# Scala algorithm: Merge Sort: in pure immutable Scala

Published

## Algorithm goal

Merge Sort is a standard merging algorithm. It works by grouping items into pairs, and then merging those pairs by selecting the smallest items in ascending order. Then, it repeats this process until 1 whole array is computed.

Our goal is to achieve a sorting like this:

3 | 2 | 1 | 4 |

1 | 2 | 3 | 4 |

#### Merge sort algorithm illustration

The data transformation in Merge Sort looks like this:

Resulting List | Left Half | Right Half | |||||||
---|---|---|---|---|---|---|---|---|---|

Original list (split in half) | |||||||||

3 | 2 | 4 | 1 | ||||||

Applying a merge+sort function to each of the halves | |||||||||

2 | 3 | 1 | 4 | ||||||

Then, in the merge function, we begin to extract the smallest elements (as the two halves are sorted) | |||||||||

2 | 3 | 1 | 4 | ||||||

1 | 2 | 3 | 4 | ||||||

1 | 2 | 3 | 4 | ||||||

1 | 2 | 3 | 4 | ||||||

1 | 2 | 3 | 4 | ||||||

And now we have solved one level of merging. |

In the non-stack-safe version, we achieve this via recursion, where we really say 'our sorted version is the merge of sorting of the two halves of our original input'.

This version is not stack-safe; for stack-safe, see: MergeSortStackSafe

## Test cases in Scala

```
assert(mergeSort(List.empty) == List.empty)
assert(mergeSort(List(1)) == List(1))
assert(mergeSort(List(1, 2)) == List(1, 2))
assert(mergeSort(List(2, 1)) == List(1, 2))
assert(mergeSort(List(2, 1, 3)) == List(1, 2, 3))
assert(mergeSort(List(2, 1, 4, 3)) == List(1, 2, 3, 4))
assert(mergeSort(List(2, 4, 5, 1, 3)) == List(1, 2, 3, 4, 5))
assert(
{
val randomArray = scala.util.Random
.nextBytes(10 + Math.abs(scala.util.Random.nextInt(1000)))
.map(_.toInt)
.toList
mergeSort(randomArray) == randomArray.sorted
},
"Random array of any length is sorted"
)
```

## Algorithm in Scala

22 lines of Scala (compatible versions 2.13 & 3.0), showing how concise Scala can be!

## Explanation

We follow the algorithm: split the items by half, and then perform a merging operation. In this divide-and-conquer algorithm, the more complex part is the merging function:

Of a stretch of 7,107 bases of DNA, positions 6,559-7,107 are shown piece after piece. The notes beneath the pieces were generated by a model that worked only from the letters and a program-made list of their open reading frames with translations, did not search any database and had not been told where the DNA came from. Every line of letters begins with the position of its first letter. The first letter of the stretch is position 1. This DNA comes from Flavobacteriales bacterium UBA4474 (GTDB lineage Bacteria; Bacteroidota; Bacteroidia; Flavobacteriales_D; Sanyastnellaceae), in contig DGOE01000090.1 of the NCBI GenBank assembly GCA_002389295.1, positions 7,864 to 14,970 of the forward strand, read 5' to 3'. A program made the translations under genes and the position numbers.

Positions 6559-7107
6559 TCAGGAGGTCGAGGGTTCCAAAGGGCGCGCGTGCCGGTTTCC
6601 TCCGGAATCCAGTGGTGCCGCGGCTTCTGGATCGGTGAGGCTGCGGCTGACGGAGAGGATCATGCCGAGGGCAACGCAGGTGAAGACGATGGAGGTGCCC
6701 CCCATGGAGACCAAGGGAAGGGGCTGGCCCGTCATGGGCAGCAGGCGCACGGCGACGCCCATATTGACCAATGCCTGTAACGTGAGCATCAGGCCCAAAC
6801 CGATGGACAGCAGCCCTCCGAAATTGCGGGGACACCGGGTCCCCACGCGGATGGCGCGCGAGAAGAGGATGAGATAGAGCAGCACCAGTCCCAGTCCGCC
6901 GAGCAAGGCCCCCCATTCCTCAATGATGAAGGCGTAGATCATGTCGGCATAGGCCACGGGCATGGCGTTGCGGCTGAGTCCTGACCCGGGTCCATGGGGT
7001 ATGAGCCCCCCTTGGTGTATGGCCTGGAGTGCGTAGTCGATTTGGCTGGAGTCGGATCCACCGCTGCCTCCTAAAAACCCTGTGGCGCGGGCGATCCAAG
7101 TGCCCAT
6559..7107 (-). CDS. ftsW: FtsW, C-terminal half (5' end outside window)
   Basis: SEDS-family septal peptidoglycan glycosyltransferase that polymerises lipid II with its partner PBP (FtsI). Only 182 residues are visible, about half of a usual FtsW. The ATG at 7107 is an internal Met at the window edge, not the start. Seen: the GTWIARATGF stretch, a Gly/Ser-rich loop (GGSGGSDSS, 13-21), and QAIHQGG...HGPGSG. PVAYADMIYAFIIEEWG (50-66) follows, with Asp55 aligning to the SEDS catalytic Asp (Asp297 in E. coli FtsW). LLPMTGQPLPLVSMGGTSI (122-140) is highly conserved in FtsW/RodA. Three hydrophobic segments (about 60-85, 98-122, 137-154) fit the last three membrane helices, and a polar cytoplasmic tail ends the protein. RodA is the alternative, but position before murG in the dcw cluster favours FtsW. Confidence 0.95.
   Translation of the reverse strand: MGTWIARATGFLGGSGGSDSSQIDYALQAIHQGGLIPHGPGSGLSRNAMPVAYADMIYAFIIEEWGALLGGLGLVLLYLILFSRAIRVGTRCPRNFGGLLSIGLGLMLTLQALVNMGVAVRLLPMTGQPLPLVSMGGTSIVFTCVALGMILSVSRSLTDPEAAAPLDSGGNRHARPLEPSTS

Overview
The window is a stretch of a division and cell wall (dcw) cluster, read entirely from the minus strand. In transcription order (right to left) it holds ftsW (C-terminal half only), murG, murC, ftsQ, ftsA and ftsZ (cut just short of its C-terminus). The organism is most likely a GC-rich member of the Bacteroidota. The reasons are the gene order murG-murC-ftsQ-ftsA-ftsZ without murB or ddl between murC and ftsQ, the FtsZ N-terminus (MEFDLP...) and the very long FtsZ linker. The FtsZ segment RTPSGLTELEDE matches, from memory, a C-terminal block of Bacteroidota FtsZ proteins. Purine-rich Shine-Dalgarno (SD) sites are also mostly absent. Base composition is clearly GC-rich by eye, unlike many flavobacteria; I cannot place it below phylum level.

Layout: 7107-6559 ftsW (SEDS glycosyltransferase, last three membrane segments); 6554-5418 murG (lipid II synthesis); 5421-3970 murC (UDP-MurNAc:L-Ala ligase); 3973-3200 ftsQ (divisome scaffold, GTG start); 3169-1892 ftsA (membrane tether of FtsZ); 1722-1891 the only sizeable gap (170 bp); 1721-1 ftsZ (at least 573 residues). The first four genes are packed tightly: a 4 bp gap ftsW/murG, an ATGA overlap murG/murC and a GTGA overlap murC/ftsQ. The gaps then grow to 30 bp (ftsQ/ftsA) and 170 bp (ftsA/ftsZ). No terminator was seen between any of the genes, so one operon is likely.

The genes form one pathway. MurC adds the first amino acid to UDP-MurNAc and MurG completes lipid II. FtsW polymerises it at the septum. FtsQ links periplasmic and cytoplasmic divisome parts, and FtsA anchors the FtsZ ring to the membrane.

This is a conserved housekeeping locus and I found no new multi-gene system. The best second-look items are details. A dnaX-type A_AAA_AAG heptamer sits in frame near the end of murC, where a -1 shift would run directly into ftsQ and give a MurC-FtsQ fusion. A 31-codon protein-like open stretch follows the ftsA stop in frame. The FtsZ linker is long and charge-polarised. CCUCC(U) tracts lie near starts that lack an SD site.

### The merge function

The merge function is more unusual in that its implementation is simpler when the number of inputs is dynamic, rather than fixed. (this is Â© from www.scala-algorithms.com)

## Scala concepts & Hints

### Def Inside Def

A great aspect of Scala is being able to declare functions inside functions, making it possible to reduce repetition.

It is also frequently used in combination with Tail Recursion.

### Drop, Take, dropRight, takeRight

Scala's `drop` and `take` methods typically remove or select `n` items from a collection.

### Lazy List

The 'LazyList' type (previously known as 'Stream' in Scala) is used to describe a potentially infinite list that evaluates only when necessary ('lazily').

### Ordering

In Scala, the 'Ordering' type is a 'type class' that contains methods to determine an ordering of specific types.

### Pattern Matching

Pattern matching in Scala lets you quickly identify what you are looking for in a data, and also extract it.

### Stack Safety

Stack safety is present where a function cannot crash due to overflowing the limit of number of recursive calls.

This function will work for n = 5, but will not work for n = 2000 (crash with java.lang.StackOverflowError) - however there is a way to fix it :-)

In Scala Algorithms, we try to write the algorithms in a stack-safe way, where possible, so that when you use the algorithms, they will not crash on large inputs. However, stack-safe implementations are often more complex, and in some cases, overly complex, for the task at hand.

### Tail Recursion

In Scala, tail recursion enables you to rewrite a mutable structure such as a while-loop, into an immutable algorithm.